By Shannon Ralph
Reason #4: We worry about our children.
Ruanita and I take turns worrying about our children. I’ll obsess about Lucas’s lack of vegetable intake in his limited diet, while Ruanita worries about Sophie’s shyness at school. I will worry about Nicholas spending too much time playing video games while Ruanita worries about Sophie not reading as well as her twin brother. Typically, we will worry about different children at different times, thereby protecting our kids from the double whammy mommy fret.
On rare occasion, however, we will both focus our energy on worrying about one child. Right now, we are in the midst of just such a vortex of anxiety. It began recently when we had a parent/teacher conference with Lucas’s fourth grade teacher. All went well, for the most part. He had scored slightly above average on his state reading test and well above average on his state math test. He had a little trouble staying on task in the classroom and there were instances where his anxiety issues had been apparent to his teacher when he wasn’t sure what he should be doing. These reports were not unexpected. And she raved about what a sweet, kind boy Lucas is. We were fairly happy with the overall report until his teacher broached another topic with us.
Basically, in no uncertain terms, she indicated that she was concerned about Lucas being bullied in middle school next year. She recalled an incident in class where another boy had his feet propped up on Lucas’s seat and would not move them. Lucas just stood there looking at the boy’s feet saying nothing. Looking anxious. She made the boy move his feet, but was concerned that Lucas said nothing. She was concerned that some of the boys with “stronger,” more testosterone-infused personalities may see Lucas as the perfect–silent–victim.
Here’s the thing. Lucas is completely 100% non-confrontational. He is not an assertive child. He does not speak up. As a matter of fact, he lives most of his life in his own little world. A world where everyone plays video games and builds robots from cardboard boxes and walks around singing show tunes. He lives in a happy world filled with Einstein and science documentaries and choir and Legos and Goombas and Myth Busters and grilled cheese sandwiches with the crusts cut off. He is the quintessential geek. And I absolutely love his geekiness. He is incredibly sensitive and sweet and gentle. And nerdy. And Ruanita and I adore him just the way he is.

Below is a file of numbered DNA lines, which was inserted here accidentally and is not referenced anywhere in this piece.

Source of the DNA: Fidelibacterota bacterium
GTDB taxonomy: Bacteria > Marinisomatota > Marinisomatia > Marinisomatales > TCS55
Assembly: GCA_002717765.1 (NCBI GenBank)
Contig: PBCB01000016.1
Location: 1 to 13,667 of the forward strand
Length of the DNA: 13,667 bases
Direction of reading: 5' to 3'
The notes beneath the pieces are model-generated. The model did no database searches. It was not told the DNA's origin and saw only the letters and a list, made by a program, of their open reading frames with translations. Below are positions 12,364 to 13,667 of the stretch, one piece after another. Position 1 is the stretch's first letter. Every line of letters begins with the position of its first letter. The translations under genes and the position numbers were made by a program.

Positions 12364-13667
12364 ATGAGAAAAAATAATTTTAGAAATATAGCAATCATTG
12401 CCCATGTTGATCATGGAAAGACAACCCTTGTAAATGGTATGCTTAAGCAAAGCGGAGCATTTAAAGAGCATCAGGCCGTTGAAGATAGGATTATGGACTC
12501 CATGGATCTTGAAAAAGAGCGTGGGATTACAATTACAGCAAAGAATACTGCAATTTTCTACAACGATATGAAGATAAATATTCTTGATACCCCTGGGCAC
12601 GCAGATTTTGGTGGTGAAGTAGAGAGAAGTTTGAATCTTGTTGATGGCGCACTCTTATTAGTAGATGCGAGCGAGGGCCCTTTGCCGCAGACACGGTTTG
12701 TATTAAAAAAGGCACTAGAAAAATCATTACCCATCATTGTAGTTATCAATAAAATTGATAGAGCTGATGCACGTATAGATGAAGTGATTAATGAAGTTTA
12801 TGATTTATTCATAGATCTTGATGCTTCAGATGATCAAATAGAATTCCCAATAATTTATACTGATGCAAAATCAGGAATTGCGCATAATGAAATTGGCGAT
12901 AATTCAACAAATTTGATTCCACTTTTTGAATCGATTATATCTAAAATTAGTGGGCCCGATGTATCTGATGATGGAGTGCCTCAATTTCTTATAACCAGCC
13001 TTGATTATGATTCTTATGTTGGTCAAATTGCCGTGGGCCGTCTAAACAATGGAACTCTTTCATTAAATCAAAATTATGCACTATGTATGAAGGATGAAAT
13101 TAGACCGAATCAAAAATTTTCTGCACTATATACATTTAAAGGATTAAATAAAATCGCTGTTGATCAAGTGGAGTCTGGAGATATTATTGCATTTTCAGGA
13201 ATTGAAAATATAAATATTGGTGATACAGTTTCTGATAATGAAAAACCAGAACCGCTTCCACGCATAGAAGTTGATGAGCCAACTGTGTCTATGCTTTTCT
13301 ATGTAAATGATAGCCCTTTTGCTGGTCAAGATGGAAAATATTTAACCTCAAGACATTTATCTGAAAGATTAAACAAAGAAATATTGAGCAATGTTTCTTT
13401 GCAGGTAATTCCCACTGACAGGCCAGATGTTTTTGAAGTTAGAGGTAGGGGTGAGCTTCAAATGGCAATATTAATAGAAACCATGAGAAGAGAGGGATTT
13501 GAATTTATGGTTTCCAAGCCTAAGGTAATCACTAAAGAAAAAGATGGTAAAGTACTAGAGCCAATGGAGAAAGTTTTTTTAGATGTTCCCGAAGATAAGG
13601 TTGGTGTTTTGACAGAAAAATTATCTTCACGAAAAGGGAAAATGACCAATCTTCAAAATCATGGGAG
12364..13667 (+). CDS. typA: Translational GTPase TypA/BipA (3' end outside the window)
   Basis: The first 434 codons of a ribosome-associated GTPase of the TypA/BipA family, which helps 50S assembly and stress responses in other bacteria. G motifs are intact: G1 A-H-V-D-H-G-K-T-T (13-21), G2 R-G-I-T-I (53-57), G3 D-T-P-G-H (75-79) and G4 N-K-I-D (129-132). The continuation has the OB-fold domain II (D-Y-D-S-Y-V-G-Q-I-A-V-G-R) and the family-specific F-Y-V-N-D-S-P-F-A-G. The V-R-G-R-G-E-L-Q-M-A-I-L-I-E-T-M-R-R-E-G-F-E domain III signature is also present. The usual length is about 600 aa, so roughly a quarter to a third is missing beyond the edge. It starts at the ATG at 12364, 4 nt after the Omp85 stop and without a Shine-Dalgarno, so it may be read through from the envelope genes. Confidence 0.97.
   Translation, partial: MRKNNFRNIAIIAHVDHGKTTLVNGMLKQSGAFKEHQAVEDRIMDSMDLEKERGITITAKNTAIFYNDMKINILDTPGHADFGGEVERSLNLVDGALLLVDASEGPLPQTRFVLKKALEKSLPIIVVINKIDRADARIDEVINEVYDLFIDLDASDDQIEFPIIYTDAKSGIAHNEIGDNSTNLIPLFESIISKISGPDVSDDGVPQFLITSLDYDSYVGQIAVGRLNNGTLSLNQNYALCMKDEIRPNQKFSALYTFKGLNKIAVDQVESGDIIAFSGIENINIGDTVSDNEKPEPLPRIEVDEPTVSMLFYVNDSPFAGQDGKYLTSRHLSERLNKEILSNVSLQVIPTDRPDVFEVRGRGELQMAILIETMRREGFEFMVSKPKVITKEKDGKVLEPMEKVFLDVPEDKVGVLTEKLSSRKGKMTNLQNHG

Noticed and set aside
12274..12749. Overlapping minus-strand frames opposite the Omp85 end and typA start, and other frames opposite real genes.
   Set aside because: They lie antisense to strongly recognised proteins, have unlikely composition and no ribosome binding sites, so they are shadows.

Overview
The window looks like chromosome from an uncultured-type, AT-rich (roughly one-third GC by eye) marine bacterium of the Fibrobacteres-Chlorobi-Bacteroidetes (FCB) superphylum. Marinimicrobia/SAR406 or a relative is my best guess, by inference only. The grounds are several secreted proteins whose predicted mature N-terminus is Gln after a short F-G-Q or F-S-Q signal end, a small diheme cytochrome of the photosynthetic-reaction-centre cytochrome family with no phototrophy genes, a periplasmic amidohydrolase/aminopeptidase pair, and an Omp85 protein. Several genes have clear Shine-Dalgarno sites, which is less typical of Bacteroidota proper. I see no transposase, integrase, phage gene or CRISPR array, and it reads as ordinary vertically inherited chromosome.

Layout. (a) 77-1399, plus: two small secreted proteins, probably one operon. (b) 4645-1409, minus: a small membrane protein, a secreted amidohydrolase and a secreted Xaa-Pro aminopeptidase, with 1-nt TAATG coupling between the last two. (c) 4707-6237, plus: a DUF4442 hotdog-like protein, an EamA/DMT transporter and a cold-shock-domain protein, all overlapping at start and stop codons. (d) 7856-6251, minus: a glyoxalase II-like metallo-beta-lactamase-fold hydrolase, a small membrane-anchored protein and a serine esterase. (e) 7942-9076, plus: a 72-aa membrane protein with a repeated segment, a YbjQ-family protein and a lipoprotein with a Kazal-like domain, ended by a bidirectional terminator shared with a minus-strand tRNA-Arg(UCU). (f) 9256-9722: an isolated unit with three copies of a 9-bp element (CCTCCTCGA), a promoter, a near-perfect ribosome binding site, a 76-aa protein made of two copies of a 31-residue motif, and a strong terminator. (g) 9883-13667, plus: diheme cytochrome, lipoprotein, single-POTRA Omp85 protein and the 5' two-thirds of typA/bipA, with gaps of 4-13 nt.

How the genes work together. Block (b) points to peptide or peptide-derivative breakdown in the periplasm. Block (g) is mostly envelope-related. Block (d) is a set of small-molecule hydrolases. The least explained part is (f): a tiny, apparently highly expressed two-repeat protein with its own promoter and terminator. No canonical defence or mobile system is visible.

Lucas has always had friends in school. He is a pleasant, engaging kid who I think people like. The fact that his sensitivity and non-assertiveness would cause him issues in life simply was not on our radar. We have always relished the fact that he will likely grow up to be a sensitive man. Women love sensitive men, right? I guess we always knew that he wasn’t like other boys, but to actually hear his teacher say the words, “He’s not like other boys” was a bit of a slap in the face. But it is the truth. He’s not rough and tumble. He’d rather sing you a song than wrestle with you. He’d rather watch a documentary about the Earth’s core than ride a bike or play baseball. As a matter of fact, he is almost 10 years old and does not know how to ride a bike. And has no desire to learn. And he has absolutely zero interest in learning to play any sport. Unless you count chess as a sport.
This weekend, Ruanita and I were shopping for Christmas presents for the kids. In the toy aisle as Target, Ruanita turned to me and said, “Do you think it’s because we don’t let him play with guns? That we won’t even let him have a Nerf gun? Do you think he’d be more assertive if we let him play with toy guns like other boys?” Ummm….no. I don’t think arming him will make a difference. I think he is who he is. I think it is in his nature to be completely, unapologetically Lucas.
Does this mean we will not worry about him? Does this mean we will not obsess over him? And fret about him? And ache in the deepest, darkest parts of our souls for him to have an easy life? A happy life? No. We are his parents and we will worry about him and for him until the day we die.
Worrying about our kids is one more way that my marriage is just like marriage.
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Originally published on The Seattle Lesbian
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